Growing his grapes throughout the relatively mild Samarian summer, Shivi is able to produce some highly sought-after varietals that could not thrive in the same way in other Israeli microclimates. A perfect example of this success is Gva’ot Winery’s exceptional and highly acclaimed Pinot Noir, which is hard to come by in the Mediterranean.
Like a good wine, Shivi has also developed and matured as a vintner over his ten years of experience at Gva’ot Winery. “When I started,” Shivi told me, “I was neurotic, constantly tampering with the wine to reach complete perfection.” However, over time Shivi has become less controlling, allowing his grapes more freedom to express themselves, understanding that oftentimes small “mistakes” in winemaking can add character and personality to wines that could otherwise be a bit boring.
Shivi recalled a terrible smell that he found coming from one of his wines during a checkup while the juice fermented. He frantically called a colleague over to advise him of what to do with this doomed wine. “My friend told me to stay away from the wine for a month and then go back and try it again,” he retold, “wines don’t like it when people’s nervous energies are in close proximity to them.” Sure enough, when Shivi went back to the fermenting wine one month later, the odor was gone, leaving what would later be one of his best vintages.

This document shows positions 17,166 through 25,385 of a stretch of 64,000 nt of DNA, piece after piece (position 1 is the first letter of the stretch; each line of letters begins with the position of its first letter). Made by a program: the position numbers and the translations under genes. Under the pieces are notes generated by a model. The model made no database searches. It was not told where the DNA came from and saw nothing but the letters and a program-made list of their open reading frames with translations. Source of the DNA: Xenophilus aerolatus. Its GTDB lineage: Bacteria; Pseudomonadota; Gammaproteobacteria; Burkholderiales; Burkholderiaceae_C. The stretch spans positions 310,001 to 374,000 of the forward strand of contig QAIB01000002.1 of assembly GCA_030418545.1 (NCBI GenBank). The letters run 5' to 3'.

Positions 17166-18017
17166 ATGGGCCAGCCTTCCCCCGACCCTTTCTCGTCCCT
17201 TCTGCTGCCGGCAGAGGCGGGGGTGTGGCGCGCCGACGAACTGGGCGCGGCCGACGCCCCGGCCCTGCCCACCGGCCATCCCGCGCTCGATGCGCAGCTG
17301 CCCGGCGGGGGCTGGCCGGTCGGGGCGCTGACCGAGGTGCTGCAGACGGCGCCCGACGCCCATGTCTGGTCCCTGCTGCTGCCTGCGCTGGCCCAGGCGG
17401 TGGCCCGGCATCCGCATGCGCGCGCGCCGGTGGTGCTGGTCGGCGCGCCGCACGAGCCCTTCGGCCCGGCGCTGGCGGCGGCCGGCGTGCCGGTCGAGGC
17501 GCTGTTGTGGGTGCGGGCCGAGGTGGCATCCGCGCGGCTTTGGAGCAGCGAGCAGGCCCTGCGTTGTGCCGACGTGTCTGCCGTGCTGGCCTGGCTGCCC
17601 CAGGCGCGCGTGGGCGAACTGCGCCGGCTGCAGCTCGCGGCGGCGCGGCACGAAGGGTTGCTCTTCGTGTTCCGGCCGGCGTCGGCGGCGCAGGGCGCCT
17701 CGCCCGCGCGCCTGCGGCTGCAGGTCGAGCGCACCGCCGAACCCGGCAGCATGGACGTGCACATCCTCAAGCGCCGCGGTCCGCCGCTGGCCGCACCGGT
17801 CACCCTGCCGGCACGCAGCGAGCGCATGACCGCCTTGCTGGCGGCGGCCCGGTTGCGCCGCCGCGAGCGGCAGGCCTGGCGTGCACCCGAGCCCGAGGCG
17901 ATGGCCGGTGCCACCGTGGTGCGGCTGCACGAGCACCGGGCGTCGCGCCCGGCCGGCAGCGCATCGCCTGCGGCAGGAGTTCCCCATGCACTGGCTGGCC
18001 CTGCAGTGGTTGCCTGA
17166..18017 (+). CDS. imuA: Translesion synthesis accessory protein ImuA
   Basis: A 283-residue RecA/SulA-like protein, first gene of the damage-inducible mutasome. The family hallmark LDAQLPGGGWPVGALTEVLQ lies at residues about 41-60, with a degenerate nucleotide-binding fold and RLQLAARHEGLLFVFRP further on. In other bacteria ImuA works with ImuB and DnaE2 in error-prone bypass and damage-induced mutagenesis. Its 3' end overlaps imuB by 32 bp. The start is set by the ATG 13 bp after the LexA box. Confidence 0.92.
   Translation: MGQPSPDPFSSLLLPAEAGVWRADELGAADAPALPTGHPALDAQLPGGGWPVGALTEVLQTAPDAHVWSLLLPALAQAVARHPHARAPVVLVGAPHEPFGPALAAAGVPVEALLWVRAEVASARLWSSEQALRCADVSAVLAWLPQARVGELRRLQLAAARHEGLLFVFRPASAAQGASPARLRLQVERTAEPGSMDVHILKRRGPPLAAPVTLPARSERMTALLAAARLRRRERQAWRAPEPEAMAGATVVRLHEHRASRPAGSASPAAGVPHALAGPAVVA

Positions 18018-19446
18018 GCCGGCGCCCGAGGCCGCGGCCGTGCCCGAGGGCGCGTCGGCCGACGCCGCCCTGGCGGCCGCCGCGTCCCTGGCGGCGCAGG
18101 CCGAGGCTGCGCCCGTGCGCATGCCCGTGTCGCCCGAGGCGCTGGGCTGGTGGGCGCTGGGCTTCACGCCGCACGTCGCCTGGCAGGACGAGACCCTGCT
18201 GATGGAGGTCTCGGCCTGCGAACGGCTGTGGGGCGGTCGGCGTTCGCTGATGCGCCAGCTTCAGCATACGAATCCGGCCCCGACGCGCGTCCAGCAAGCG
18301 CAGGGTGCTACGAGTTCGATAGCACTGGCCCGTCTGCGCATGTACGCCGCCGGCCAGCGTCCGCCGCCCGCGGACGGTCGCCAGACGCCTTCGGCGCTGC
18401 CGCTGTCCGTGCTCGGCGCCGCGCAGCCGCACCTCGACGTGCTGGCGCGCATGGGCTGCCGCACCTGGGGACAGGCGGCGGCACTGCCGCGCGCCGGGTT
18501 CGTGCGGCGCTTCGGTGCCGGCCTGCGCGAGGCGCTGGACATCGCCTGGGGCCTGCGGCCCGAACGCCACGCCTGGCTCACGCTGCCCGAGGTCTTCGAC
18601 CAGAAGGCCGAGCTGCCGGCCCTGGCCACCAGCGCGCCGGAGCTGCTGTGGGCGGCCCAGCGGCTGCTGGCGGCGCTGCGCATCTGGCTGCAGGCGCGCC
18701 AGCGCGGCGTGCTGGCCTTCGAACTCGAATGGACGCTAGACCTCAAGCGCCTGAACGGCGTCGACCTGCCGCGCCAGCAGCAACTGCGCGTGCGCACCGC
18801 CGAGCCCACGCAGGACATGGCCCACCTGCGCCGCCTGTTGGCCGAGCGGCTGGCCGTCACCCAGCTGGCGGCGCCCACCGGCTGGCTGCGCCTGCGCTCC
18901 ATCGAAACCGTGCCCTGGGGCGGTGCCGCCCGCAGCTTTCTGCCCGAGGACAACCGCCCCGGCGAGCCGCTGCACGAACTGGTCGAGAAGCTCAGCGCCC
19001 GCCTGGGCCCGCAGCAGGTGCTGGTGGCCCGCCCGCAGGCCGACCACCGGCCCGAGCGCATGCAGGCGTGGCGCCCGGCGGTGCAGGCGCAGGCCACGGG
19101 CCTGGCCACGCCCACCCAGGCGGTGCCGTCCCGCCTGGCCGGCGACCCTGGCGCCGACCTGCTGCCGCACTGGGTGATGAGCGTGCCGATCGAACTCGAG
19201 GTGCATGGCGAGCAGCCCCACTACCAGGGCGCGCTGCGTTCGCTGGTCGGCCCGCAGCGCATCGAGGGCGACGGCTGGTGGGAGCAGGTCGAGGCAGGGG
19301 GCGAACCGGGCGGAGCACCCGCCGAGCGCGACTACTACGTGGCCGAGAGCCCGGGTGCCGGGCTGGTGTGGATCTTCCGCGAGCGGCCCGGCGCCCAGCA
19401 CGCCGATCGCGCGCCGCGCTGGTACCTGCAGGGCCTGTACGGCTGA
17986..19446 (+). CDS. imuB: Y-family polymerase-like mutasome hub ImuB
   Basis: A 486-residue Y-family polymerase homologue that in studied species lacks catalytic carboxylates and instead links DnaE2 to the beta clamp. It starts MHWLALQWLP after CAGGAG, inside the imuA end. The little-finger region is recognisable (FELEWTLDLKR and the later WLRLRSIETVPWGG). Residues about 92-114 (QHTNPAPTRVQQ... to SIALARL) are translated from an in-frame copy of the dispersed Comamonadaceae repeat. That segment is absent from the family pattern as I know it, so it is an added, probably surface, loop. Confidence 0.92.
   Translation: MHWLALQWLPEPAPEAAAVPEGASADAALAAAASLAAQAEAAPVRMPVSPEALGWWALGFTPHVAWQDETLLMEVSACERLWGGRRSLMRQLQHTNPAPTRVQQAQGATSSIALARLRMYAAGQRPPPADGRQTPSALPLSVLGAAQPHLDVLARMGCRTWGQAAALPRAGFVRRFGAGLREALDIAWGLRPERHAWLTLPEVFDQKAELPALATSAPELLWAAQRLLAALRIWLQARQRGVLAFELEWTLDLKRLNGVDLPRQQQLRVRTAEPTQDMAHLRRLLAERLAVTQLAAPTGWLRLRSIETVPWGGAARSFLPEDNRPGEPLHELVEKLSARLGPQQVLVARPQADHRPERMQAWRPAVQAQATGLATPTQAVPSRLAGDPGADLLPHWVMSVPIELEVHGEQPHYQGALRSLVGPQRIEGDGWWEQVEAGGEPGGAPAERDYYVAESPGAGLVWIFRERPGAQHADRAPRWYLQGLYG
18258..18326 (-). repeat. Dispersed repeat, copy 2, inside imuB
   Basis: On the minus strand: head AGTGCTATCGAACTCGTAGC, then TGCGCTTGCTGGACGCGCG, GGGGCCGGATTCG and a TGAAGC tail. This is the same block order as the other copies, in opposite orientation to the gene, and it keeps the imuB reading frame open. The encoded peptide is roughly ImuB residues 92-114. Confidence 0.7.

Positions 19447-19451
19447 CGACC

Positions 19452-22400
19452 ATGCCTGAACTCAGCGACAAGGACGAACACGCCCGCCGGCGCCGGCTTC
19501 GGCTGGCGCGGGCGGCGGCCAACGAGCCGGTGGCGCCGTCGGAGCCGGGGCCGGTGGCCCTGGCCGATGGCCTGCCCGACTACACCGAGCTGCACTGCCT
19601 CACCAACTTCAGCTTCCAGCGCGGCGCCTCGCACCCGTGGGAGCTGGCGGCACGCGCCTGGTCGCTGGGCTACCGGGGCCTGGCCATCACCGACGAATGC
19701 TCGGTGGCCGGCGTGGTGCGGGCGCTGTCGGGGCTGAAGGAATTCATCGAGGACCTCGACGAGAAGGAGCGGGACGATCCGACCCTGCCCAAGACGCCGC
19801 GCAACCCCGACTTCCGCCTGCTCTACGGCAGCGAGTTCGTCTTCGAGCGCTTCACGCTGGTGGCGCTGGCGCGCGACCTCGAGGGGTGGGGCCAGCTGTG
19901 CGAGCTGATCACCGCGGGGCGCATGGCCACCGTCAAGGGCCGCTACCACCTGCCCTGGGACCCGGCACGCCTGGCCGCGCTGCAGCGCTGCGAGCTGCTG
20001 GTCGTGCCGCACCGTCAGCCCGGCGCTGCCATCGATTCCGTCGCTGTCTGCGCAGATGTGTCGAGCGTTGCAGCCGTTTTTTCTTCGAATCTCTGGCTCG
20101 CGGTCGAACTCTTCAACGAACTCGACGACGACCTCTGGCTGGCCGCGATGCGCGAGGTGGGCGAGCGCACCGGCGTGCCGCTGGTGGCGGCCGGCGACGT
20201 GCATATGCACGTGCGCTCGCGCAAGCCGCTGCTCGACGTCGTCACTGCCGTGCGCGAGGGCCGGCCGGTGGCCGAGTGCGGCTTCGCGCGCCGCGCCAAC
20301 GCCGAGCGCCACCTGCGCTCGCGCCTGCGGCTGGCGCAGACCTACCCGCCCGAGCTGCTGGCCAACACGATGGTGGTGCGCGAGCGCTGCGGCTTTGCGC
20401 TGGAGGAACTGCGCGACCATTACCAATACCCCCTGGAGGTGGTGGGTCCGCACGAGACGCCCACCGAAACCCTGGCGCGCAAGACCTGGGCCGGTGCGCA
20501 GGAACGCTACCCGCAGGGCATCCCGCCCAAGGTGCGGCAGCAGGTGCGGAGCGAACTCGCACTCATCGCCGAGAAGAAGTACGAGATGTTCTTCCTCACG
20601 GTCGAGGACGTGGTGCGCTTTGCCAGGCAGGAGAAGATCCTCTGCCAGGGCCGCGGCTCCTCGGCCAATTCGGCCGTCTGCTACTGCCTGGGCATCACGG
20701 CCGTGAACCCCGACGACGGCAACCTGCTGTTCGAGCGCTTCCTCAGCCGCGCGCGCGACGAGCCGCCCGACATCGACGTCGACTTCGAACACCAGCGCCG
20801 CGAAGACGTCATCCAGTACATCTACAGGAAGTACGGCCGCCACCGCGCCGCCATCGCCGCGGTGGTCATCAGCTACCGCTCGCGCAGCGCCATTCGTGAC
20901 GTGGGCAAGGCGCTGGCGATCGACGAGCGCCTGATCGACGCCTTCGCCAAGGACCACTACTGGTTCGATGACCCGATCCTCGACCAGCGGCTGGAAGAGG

Shivi is a high energy personality, constantly looking for outlets for his endless curiosity and excitement. “If I had to spend all day staring at the barrels at the winery I would go crazy,” he confesses, “it’s not challenging enough for me.” Harmoniously balancing his research and winemaking has satisfied Shivi’s drive and passion. As we walked together, strolling across the Samarian hilltop on which Gva’ot Winery stands, Shivi pointed out several ancient wine presses along the way that testify to the long history of winemaking in the region. “Now our job is just to connect the scientific findings to the historical accounts, and we will be on track for a very exciting future for Israeli winemaking,” Shivi announced. Rooted deeply in the past, with his eyes peering brightly into the future, Dr. Shivi Drori virtuously embodies the values and dreams of Israeli nationhood and the return to Zion.